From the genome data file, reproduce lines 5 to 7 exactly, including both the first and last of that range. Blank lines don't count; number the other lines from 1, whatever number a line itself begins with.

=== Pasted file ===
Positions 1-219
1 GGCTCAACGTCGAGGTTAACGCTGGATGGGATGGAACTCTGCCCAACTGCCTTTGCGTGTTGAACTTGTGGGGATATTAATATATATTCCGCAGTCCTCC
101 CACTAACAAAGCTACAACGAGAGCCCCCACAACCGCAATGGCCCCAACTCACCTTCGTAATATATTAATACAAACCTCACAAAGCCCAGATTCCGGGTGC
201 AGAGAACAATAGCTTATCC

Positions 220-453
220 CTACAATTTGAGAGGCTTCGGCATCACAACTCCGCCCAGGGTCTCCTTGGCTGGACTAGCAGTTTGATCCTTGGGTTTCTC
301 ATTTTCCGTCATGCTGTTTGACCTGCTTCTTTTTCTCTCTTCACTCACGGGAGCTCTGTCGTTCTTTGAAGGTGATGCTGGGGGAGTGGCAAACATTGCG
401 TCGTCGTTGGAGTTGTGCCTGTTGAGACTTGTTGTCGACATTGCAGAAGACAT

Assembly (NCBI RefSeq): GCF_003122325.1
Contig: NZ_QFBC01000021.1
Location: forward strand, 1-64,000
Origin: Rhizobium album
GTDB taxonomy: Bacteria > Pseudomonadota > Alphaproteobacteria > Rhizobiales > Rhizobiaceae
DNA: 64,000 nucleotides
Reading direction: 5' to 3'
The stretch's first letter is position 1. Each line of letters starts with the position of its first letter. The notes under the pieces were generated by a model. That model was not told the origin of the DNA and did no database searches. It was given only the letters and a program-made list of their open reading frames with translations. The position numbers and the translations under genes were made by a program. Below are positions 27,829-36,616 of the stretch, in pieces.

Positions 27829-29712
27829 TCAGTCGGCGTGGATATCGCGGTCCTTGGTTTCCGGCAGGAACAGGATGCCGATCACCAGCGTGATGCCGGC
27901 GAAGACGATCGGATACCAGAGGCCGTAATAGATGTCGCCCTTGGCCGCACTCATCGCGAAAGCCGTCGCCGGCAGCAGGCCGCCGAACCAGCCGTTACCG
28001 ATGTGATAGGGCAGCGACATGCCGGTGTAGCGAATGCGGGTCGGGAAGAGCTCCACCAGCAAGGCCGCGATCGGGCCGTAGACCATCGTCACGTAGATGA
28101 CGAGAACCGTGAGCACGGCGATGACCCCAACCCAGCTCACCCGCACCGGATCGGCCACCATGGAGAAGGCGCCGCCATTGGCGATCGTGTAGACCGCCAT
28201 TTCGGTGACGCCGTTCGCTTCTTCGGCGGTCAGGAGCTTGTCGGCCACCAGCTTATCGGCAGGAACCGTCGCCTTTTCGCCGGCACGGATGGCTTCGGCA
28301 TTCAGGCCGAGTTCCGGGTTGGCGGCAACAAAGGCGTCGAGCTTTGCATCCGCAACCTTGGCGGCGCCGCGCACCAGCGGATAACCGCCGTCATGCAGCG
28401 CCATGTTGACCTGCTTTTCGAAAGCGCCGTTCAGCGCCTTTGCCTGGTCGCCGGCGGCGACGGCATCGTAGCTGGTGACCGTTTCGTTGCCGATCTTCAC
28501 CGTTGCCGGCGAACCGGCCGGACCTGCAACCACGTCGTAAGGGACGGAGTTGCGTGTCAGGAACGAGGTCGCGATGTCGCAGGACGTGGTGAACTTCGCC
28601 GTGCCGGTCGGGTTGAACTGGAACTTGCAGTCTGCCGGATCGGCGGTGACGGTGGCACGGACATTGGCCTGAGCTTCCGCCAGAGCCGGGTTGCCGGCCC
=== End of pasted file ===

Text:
Positions 220-453
220 CTACAATTTGAGAGGCTTCGGCATCACAACTCCGCCCAGGGTCTCCTTGGCTGGACTAGCAGTTTGATCCTTGGGTTTCTC
301 ATTTTCCGTCATGCTGTTTGACCTGCTTCTTTTTCTCTCTTCACTCACGGGAGCTCTGTCGTTCTTTGAAGGTGATGCTGGGGGAGTGGCAAACATTGCG